Tuesday, 1 May 2007

Girl remembers playing cricket in a boys' team in college

Golden Heart Girl nostalgically recalls playing cricket

Like most of Indians, I grew up with gully cricket. Did not matter I was a female. Born in a family that uncannily is all about equal opportunities and having grown up in a locality that did not frown up little girls in frocks fielding plastic balls with boys in knickers, I had all the opportunities to participate in the game of life called cricket.

Graduating from playing with brother and his friends in local gully, I landed up in a college that was more uncannily into `equal opportunities'. Here at the Institute of Science, Nagpur, they had an interesting rule for the annual sports competition. Each of the team competing in any of the events had to have at least two female members!

Given the fact that we were only two females in a batch of 13 students reading Geology/Mathematics combination, me and my best friend Archana would be part of all the sports teams that our batch participated in. Did not matter that I was definitely plump and far from being an active sportswoman.

But I was (and am) definitely a very strong fan of cricket from the days I had to climb up a chair to listen on cricket commentary on radio that was kept on the highest rack in our home (to keep it away from us children, of course). I distinctly remember the debut match of Kapil Dev in Pakistan, though I certainly was a little kid then.

Anyway, the annual sports were a very interesting affair in our college and we would look forward more to them than the cultural events. The cricket matches were played at the huge ground adjoining the hostel of the college and even when our team was not playing, we would gather there to cheer. And we cheered in our unique style. My specialty was a typical flat ribbed whistle – bright green in colour – that had to be move between lips to bring out shrill yet rhythmic sound. It was held between fingers in a way that it remained invisible most of time.

I was also the innovator among the cheer team. I designed the bougainvillea creeper garlands (that grew on the boundaries of ground) for the players who were dud performers. Whenever a player of opposite team was hit for a four or six or got out while batting, we would rush out into field, holding the bougainvillea garlands.

Most often we were shooed away, as many of these players would be our seniors. Yet there was no dearth of enthusiasm. Even when in graduation first year, I become to be known as one of the most vocal and mischievous of the lot. Another way to irk the opponents was to rush out to seek autographs after a dud performance.

(The photo of the Institute of Science ground as seen by Google Earth)

Also I was good at creating parodies out of famous Hindi songs and applying them to situations. Also we would use famous advertisements of those times to tease the players. I remember we had a senior who was in M Sc Final (Physics) when we were in B Sc II. This was a handsome guy, but had a peculiar walking gait. So whenever he came out for batting, on the sidelines I would imitate his walking style, singing `Tata ka OK dhulai ka saabun' (there used to be nurse walking very stylishly in this famous advertisement on television).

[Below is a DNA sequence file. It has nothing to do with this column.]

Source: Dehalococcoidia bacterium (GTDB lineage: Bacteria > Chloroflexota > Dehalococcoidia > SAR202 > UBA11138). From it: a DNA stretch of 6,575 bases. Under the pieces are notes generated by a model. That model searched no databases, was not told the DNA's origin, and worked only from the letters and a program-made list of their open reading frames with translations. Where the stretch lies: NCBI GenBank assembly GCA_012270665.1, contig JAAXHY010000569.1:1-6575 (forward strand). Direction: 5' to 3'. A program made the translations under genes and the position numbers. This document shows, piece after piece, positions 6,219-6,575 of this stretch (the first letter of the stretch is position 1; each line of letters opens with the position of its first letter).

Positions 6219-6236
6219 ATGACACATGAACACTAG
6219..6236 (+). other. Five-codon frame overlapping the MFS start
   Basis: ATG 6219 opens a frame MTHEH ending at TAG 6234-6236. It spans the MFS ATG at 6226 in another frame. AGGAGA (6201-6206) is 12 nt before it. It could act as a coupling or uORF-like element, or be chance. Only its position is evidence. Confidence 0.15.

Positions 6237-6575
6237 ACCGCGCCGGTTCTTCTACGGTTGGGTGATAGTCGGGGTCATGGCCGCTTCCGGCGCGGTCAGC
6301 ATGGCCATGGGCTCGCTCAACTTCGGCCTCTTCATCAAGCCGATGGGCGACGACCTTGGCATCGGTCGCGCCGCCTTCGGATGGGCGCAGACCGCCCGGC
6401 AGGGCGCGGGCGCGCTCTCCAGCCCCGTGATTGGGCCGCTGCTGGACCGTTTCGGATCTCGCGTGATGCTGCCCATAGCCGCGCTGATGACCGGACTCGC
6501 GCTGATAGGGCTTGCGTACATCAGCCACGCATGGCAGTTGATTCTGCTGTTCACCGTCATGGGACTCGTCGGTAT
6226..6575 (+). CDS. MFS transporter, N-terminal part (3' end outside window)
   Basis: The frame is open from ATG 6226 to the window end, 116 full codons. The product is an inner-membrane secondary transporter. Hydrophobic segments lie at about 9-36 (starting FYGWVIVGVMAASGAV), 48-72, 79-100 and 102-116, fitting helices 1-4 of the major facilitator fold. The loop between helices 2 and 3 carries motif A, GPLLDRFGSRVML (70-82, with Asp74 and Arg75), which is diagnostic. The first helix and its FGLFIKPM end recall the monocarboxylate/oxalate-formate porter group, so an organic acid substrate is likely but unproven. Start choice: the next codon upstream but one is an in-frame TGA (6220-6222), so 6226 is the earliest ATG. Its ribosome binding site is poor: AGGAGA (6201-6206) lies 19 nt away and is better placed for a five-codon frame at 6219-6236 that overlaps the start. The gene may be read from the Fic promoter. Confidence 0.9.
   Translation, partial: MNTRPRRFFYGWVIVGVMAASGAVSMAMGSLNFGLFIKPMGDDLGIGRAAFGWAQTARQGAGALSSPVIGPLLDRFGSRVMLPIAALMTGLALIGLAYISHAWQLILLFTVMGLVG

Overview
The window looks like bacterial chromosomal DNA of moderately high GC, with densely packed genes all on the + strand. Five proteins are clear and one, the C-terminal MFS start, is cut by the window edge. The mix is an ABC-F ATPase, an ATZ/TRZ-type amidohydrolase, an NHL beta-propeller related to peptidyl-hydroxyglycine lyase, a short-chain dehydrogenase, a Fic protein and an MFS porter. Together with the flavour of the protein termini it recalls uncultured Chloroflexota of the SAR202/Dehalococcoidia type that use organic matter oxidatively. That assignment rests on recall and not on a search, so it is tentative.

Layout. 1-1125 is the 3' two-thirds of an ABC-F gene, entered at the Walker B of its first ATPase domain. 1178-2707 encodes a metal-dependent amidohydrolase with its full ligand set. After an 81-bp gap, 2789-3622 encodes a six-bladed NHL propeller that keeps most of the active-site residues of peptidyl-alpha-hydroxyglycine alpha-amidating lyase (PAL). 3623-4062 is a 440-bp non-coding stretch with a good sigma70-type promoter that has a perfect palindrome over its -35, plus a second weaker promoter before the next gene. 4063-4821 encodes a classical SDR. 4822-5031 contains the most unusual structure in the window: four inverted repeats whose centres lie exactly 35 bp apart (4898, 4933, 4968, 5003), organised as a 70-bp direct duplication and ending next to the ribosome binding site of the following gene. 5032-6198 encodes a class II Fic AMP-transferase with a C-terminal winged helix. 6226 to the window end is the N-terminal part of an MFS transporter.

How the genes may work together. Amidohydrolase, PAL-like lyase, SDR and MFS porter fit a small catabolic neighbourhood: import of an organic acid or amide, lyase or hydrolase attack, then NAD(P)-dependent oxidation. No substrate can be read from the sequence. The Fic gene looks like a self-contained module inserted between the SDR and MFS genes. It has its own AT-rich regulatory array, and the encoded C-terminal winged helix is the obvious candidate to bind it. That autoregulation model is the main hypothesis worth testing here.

I was hugely embarrassed about a decade later, when this senior turned out to be the cousin of one of my very good friend and recognized me as the `Tata ka Ok' girl despite me being clad in a saree for wedding of my friend.

Coming back to cricket - once I was put up for fielding at forward short leg position (dangerous position I know) against a very good team in a crucial match. Their star batsman was at his best, smashing our bowlers to every corner of field. We had used all tricks to get him out but in vain.

Suddenly, when he was at about 80-odd runs, he decided to smash a drive that lashed directly at me and I was hit hard on my thigh with the cork ball. Interestingly even as I clutched my leg and twitched in pain, I saw my teammate at the mid-on position go down on ground, the ball unbelievingly in his hands. Well, the ball had deflected from my thigh high enough for the catch. The star batsman was out! After that I came to be known as the `Great China Wall' (I had the girth to suit the title then) in college.

Even today, whenever I pass the Institute of Science Ground, which coincidently falls very close to our residence now, I remember those days vividly. Often I catch some amateur club members playing cricket there and I slow down a bit, reliving the days I used to be the `Great China Wall'.

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